33. Since, as I have endeavoured to show in the foregoing paragraphs, it is not always necessary for validating past acts to amend the law with retrospective effect, the point is whether, apart from that consideration, Section 3 (1) of the Act has succeeded in achieving the object for which it was enacted. It is urged that the provisions of Section 3 (1) of the Act amended the Central Provinces Local Self-Government Act, 1920, and therefore it had to he made retrospective in operation. Although retrospection is postulated by the clause 'as if the enactment under which they were so issued stood amended at all material times so as to empower the Board to issue the said notifications/notices', I do not consider that it can be construed as actually amending the repealed Act of 1920.

34. In my opinion, the amendment contemplated by the clause 'as if the enactment .... stood amended. . . ' is fictional and not factual. The Legislature had, for certain purposes, introduced a legal fiction. In doing so it has enacted, not that the notifications/notices specified in the Schedule shall be valid as having been issued under an actually amended Act but that they shall be treated as valid as they would be treated if the enactment had stood amended and they had been issued under the amended enactment. When certain acts done under an enactment are required to be regarded as valid 'as if the enactment. . . .stood amended. . .', the only meaning possible from the clear and unmistakable sense of the words is that, although the enactment is not in reality amended, it is required to be treated as if it were so amended,

An example of legal fiction presaged by the words 'as if' will be found in the case of Peare Dusadh, AIR 1944 FC 1 (supra) in Section 3 (1) of the Special Criminal Courts (Repeal) Ordinance (19 of 1943). Another example is furnished by Section 7 of the Land Acquisition (Amendment) Act, 1962, which has been considered in R.L. Arora v. State of Uttar Pradesh, AIR 1964 SC 1230. The principle that an expired or repealed Act cannot be amended without re-enacting or reviving it has no application to a legal fiction because, in such a ca,se, no factual amendment is made or contemplated In Kedarnath Gupta v. Nagindra Narayan, AIR 1954 Pat 97, an expired Act was revived and amended and then brought into force. In 1949 FCR 595: (AIR 1949 FC 175), an expired Act was actually amended, without being revived or re-enacted, and then sought to be enforced. It is obvious that both these cases are distinguishable on facts. In this view. I am of opinion that the second ground of challenge also is of no avail to the petitioners.

35. It will be recalled that the coal cess was imposed under Section 51 of the Central Provinces Local Self-Government Act, 1920. which read as follows:

'51 (1) Subject to the provisions of any law or enactment for the time being in force, a district council may, by a resolution passed by a majority of not less than two-thirds of the members present at a special meeting convened for the purpose, impose any tax, toll or rate rather than those specified in Sections 24, 48, 48-A, 49. 49-A and 50.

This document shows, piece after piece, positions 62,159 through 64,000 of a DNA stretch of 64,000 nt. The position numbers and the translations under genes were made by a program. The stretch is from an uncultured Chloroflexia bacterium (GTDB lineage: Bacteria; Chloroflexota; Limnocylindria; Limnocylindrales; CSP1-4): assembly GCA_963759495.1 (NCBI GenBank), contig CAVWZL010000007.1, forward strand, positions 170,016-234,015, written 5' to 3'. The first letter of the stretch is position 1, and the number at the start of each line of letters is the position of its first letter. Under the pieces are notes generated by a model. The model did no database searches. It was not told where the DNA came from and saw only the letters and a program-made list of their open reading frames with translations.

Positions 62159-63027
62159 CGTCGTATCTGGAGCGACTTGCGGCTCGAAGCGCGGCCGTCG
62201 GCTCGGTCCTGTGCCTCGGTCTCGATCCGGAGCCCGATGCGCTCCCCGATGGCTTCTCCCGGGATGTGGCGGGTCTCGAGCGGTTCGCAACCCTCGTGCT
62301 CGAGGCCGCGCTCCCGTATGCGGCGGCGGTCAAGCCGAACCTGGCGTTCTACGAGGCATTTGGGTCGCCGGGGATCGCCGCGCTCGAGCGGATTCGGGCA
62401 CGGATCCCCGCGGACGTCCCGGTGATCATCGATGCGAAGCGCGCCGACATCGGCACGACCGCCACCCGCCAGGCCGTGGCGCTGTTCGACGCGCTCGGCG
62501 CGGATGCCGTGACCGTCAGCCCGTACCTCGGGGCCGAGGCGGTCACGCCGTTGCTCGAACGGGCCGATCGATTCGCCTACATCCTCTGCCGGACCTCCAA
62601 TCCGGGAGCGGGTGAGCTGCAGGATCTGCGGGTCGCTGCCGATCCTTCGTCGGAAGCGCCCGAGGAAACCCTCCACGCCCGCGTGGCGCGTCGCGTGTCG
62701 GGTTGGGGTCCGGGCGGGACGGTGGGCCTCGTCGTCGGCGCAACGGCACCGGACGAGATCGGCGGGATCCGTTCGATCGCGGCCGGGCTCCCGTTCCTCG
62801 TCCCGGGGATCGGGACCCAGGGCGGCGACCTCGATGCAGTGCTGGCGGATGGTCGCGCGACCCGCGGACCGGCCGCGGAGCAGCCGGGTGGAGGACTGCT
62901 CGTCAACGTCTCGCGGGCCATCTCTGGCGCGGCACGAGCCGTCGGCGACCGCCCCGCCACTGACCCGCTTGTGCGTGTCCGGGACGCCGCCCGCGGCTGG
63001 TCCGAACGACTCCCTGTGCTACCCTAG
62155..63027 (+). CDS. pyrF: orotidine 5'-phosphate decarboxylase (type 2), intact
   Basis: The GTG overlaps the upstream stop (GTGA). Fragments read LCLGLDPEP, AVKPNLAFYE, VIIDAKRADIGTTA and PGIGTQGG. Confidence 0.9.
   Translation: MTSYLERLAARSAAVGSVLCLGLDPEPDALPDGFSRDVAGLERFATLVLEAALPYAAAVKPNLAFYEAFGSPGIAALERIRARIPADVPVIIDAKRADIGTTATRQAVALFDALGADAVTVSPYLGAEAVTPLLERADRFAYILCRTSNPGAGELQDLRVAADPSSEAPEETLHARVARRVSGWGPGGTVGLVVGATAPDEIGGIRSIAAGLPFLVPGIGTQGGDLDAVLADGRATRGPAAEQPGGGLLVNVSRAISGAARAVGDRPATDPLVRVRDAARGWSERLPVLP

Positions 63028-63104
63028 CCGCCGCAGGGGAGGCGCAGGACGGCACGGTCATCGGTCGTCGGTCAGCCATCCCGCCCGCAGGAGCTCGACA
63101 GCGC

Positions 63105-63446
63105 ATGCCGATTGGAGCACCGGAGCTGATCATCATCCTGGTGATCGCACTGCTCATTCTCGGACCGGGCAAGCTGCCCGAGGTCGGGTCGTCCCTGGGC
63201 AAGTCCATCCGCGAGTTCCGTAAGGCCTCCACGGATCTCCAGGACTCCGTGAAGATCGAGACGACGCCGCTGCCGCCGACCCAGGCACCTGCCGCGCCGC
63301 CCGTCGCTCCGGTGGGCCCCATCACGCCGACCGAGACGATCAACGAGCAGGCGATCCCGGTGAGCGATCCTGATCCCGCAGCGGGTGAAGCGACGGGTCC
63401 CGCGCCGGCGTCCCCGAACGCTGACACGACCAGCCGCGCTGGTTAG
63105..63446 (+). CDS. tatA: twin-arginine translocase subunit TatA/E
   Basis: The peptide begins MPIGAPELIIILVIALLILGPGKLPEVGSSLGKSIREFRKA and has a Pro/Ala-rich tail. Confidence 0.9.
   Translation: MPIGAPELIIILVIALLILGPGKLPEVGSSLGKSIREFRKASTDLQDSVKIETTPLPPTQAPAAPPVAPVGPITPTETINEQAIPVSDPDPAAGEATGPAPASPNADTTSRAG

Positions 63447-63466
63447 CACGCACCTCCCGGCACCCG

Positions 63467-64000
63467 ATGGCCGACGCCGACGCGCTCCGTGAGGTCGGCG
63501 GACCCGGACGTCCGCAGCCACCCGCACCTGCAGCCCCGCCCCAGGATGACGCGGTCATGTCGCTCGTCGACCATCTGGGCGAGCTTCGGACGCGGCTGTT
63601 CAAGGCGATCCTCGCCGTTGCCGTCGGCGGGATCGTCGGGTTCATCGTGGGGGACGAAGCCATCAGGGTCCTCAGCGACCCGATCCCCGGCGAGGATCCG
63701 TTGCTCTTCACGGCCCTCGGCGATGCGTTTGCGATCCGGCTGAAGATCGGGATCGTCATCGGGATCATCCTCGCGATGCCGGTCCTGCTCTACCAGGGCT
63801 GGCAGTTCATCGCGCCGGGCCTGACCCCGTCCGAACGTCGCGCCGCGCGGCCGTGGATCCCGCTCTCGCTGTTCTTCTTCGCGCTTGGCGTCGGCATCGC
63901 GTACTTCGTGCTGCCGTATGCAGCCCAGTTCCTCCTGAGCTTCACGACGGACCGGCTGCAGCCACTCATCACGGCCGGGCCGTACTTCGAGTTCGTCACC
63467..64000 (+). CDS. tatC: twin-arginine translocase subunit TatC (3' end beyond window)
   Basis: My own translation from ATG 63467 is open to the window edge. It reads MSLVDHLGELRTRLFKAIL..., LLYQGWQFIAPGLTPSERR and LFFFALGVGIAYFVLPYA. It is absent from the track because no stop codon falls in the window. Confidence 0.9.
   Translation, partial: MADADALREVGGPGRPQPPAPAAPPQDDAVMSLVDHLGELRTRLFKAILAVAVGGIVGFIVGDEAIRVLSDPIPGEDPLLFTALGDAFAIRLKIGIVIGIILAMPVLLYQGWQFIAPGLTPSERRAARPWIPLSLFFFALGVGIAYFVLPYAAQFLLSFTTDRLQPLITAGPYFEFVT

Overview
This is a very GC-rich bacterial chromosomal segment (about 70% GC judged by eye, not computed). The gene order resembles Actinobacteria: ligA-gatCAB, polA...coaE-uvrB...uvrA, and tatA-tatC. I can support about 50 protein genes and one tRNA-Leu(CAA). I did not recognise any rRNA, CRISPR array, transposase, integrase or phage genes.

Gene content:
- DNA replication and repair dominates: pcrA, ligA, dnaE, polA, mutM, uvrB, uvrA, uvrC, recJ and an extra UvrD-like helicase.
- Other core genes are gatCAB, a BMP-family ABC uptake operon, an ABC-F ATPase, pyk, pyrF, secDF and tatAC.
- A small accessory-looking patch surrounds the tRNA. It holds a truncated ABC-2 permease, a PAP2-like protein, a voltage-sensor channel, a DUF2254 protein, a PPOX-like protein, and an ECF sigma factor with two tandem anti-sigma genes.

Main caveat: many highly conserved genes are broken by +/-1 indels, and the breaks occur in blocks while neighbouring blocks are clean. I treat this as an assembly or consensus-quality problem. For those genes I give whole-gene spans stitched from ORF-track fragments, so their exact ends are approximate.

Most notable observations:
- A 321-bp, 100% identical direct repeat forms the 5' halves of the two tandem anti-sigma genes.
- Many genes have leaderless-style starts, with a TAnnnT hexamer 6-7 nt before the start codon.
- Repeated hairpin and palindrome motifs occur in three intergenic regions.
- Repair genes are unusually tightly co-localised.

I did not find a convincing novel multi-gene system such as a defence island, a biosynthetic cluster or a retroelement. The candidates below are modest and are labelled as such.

(2) The first imposition of any tax, toll or rate under Sub-section (1) shall be subject to the previous sanction of the Provincial Government.

The provisions of Sub-section (2) of Section 51 of the said Act added by Section 7 of this Act shall apply to all taxes, tolls or rates which have been imposed under Section 51, but for the assessment and collection of which no rules have been made under Clause (xv) of Sub-section (1) of Section 79 of the said Act, before the commencement of this Act.

(3) Nothing in this section shall authorise the imposition of any tax, toll or rate which the Provincial Legislature has no power to impose in the province under the Government of India Act. 1935.

Provided that a district council, which immediately before the commencement of Part III of the said Act, was lawfully levying any such tax, toll or rate under this section as then in force, may continue to levy that tax, toll or rate until provision to the contrary is made by the Central Legislature.'

In AIR 1964 SC 1013 (supra), the Supreme Court held that the first imposition mentioned in Sub-section (2) above included every enhancement in the rate and required previous sanction of the State Government and that, since such sanction had not been obtained, the enhancements made in the rate of coal cess in the years 1943. 1946 and 1947 were invalid. It is contended that the Supreme Court struck down the enhancements for want of the previous sanction requisite under Sub-section (2) and, therefore, those enhancements could not be validated without giving to the Independent Mining Local Board the power to make them without such sanction. In my opinion, a simple enacting formula like '. . . .shall be deemed to be, and to have always been, valid. . . . .' is usually adequate for validation because it is regarded as sufficiently comprehensive to cover and cure all infirmities. The Khandwa Municipality (Validation of Tax) Act, 1941, which has already been noticed, is such an example. The point is that, for validating past acts, the Legislature is not expected to meet the reasons given for regarding them as invalid. So, in 19G2 Supp (2) SCR 380: (AIR 1962 SC 945) (supra). Gajendragadkar, J. observed:

'In validating the elections to the Cuttack Municipality, the Ordinance was not expected or required to cover the reasons given by the judgment or the finding recorded in it.' (page 394 of SCR Supp): (at p. 952 of AIR).